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The galvanised coating on every Mudgway Trailer is made up of 99.5% zinc and works in the same way as an anode attached to your motor. It means the galvanised coating is sacrificial to the steel it protects. This coating will slowly deteriorate in the presence of an electrolyte such as saltwater.

This is the reason why the galvanising will ‘dull off’ after a short period of time. It’s doing its job of protecting the steel chassis and components. If left unwashed, the zinc coating will eventually disappear.

Caring for Galvanizing

To prevent premature corrosion to your Mudgway Trailer it’s best to wash it with a solution of warm water and detergent – brushed or sponged on.

The inside of the chassis and cross-members can be cleaned out by inserting a hose into the drain holes.

If at all possible, one of the best ways to protect your Mudgway Trailer is to immerse it in fresh water (river or lake) after use in saltwater.

Wheel Bearings

As wheel bearings are a very important part of your trailer maintenance, they should be checked at least twice a year. This can be done by jacking up the trailer and spinning the wheels – checking for noise, vibration and excessive endplay.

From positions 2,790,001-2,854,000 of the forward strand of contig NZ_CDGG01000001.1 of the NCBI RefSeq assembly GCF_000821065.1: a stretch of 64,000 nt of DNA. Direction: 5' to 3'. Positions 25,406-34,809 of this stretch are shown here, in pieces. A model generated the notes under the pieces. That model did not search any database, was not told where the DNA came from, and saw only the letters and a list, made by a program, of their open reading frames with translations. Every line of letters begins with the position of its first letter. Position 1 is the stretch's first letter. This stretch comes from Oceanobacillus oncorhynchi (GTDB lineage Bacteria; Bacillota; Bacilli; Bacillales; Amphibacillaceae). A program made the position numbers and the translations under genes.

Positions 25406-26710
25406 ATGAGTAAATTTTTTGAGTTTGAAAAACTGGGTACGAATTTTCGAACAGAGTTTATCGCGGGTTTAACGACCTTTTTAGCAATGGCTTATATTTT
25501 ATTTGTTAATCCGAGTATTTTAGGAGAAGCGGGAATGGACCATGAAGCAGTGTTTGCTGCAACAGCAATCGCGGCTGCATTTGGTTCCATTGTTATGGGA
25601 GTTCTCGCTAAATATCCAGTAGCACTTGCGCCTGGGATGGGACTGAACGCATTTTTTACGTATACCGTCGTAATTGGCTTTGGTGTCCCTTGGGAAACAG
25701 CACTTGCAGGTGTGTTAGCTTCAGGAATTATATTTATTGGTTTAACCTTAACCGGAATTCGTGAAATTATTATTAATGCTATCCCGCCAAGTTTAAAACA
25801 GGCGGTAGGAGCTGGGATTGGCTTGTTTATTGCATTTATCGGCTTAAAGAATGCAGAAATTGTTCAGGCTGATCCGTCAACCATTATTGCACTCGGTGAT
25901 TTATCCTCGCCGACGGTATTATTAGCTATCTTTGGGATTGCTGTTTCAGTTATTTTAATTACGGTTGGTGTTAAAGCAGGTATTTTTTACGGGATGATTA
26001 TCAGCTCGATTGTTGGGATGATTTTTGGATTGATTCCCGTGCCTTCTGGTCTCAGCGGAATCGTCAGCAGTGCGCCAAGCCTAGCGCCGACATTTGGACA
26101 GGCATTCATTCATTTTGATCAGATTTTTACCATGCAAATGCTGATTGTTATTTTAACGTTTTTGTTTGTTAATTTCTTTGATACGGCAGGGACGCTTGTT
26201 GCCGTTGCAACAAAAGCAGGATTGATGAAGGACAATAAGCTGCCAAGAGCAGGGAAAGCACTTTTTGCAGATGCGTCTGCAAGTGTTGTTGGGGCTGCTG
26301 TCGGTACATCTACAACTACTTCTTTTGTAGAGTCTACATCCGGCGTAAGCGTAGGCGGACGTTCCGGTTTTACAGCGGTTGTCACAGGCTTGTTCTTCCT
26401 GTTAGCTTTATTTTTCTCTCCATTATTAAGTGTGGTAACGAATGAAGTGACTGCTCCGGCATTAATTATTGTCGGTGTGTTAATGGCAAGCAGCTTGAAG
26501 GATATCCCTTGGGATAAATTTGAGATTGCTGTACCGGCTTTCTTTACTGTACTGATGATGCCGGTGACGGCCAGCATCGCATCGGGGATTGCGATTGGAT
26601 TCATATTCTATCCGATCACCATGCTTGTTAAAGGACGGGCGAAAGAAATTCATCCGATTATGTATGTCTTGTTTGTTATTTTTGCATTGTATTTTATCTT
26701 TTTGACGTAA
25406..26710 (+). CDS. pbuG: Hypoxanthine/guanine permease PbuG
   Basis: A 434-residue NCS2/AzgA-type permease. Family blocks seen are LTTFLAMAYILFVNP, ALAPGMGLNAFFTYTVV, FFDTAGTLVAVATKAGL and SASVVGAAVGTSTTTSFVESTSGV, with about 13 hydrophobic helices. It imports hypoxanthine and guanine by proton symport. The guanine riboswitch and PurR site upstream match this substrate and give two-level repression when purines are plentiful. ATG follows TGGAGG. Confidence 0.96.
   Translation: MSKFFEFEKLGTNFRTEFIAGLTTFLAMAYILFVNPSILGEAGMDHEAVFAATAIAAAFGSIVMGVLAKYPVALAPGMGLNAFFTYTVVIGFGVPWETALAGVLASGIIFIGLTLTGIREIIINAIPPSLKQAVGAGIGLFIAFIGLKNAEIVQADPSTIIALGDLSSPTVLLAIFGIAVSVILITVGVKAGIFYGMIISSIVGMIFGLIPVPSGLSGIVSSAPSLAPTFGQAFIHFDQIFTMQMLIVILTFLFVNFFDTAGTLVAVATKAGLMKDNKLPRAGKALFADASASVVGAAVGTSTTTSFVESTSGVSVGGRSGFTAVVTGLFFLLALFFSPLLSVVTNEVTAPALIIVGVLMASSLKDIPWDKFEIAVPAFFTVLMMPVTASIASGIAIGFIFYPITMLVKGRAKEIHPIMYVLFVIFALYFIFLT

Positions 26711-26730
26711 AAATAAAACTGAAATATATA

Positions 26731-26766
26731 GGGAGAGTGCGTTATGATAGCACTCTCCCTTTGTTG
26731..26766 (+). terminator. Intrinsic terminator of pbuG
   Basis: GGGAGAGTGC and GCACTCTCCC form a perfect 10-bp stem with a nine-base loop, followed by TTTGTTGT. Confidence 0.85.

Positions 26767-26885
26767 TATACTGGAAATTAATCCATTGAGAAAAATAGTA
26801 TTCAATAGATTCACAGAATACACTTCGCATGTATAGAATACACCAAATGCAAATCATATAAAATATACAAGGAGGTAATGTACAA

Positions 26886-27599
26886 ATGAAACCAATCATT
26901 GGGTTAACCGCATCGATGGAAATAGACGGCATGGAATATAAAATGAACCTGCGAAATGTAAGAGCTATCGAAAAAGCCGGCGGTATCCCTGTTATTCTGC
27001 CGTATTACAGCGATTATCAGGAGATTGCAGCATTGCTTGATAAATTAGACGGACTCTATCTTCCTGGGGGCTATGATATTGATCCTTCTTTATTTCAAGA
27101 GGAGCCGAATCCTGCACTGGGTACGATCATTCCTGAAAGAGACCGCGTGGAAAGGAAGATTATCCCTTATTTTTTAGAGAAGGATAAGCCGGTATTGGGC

Remove bearing caps or -buddies to check the condition of the grease for water contamination or overheating. Always use a good quality wheel bearing grease. Do not use water soluble grease. This can make all the difference. Should you find water, replace hub seals and/or wheel bearing caps. If you’re using bearing buddies keep them pumped up with grease. If they’re not serviced frequently, they’ll allow water in. Do not over-pressurise, this may cause seal damage.

Couplings and Safety Chain

Couplings and safety chains are vital for safe trailer operation. When fitted to your vehicle, coupling play should be checked. It’s also important to ensure the correct size ball-and-coupling combination has been used.

Regularly check securing bolts for rust; make sure they’re tight. These bolts must be high-tensile. The chain should not be welded but bolted to the trailer with a high-tensile bolt – this should be sufficient to hold the boat and trailer if it breaks away.